Below is Clive Cookson's article from Saturday's FT (30th October) - he is its science correspondent -and I've ripped off the photo accompanying the article as well which was titled 'Experiments with E. coli could lead to new biological computers' . I don't think the FT will come after me for theft.
A biological computer, in which the basic components are made from bacteria rather than silicon circuitry, has taken a step from science fantasy toward reality at Imperial College London.
Researchers there have built “logic gates”, the basis of digital information processing, from genetically engineered E. coli, the bacteria that populate the human gut. These are the first biological logic gates proven to function like electronic ones.
“Logic gates are the fundamental building blocks in silicon circuitry that our entire digital age is based on,” says Richard Kitney, professor of biomedical systems engineering at Imperial. “Without them, we could not process digital information.
“Now that we have demonstrated that we can replicate these parts using bacteria and DNA, we hope that our work could lead to a new generation of biological processors, whose applications in information processing could be as important as their electronic equivalents,” Kitney says.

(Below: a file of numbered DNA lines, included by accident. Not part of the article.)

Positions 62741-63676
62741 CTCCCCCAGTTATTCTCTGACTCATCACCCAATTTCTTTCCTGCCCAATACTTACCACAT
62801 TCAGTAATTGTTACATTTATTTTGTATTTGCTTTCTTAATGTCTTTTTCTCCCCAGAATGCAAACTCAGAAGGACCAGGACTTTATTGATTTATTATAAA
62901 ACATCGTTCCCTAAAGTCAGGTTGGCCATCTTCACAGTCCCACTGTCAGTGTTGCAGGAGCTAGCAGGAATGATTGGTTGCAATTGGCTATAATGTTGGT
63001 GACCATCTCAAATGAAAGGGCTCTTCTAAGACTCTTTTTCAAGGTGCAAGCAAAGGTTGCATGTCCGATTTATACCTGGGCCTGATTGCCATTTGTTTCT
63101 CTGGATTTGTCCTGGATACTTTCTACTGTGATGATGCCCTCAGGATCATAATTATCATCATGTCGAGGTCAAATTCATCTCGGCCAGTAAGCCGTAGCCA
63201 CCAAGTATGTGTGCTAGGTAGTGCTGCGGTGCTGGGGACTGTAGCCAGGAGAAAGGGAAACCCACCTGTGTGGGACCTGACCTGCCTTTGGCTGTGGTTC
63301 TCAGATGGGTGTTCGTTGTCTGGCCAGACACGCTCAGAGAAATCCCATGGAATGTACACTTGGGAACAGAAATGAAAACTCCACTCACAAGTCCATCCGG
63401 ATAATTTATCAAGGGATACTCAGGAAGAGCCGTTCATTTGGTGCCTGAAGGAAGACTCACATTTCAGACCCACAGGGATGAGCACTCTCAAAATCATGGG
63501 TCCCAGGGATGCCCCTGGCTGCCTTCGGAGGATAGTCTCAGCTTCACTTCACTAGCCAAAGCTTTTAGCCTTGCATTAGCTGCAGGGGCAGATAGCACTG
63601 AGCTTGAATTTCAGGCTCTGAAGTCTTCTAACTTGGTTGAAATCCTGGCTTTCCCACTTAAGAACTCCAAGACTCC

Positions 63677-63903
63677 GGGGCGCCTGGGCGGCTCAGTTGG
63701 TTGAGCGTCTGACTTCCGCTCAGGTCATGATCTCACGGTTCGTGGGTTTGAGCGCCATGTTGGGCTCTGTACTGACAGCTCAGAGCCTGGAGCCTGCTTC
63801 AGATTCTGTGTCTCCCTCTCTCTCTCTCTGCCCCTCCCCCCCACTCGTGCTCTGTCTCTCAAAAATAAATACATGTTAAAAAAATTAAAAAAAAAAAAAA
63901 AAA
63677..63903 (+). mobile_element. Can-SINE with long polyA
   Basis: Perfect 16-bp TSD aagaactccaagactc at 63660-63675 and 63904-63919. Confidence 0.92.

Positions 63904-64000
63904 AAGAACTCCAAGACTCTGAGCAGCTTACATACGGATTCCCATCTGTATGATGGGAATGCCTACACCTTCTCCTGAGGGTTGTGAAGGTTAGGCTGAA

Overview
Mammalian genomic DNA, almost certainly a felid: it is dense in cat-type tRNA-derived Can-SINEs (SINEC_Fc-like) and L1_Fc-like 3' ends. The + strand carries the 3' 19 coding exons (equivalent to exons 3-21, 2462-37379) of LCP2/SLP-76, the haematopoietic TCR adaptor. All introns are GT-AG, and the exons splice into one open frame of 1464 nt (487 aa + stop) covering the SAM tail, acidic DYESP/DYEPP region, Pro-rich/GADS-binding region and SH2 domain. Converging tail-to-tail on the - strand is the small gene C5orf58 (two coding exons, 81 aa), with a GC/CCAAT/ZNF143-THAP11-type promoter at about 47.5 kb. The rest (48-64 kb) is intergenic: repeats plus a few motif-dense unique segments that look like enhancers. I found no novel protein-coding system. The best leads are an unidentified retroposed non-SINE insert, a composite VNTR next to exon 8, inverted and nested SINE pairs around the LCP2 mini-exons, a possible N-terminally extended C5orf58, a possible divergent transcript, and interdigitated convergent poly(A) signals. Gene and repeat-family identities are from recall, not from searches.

The Imperial team suggests that bacterial logic gates could form the building blocks of microscopic biological computers – although these are still many years away.
Possible applications include sensors that swim inside arteries, detecting the build-up of harmful plaque and rapidly delivering medications to the affected zone, and sensors that detect and destroy cancer cells inside the body.
In a paper in the journal Nature Communications, the scientists describe how they transferred two linked regulatory genes from Pseudomonas syringae, a bacterium that infects plants, into E. coli.
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These genes are activated separately by organic chemicals, such as sugars – and both need to be switched on at the same time to produce a biological response in the bacteria. By appropriate chemical stimulation, the scientists made them respond just like an “AND gate” in a digital circuit. They went on to make a “NOT gate” and, by combining them, the more complex “NAND gate”.
Formidable practical problems remain in deciding how to connect many individual bacterial components together into a working system. As living cells, they cannot be wired together like electronic components. They will probably need to be immobilised by encapsulation in some sort of micro-fluidic device, says Martin Buck, the biology professor on the Imperial team.
“We believe that the next stage of our research could lead to a totally new type of circuitry for processing information,” Buck says. “In the future, we may see complex biological circuitry processing information using chemicals, much in the same way that our body uses them to process and store information.”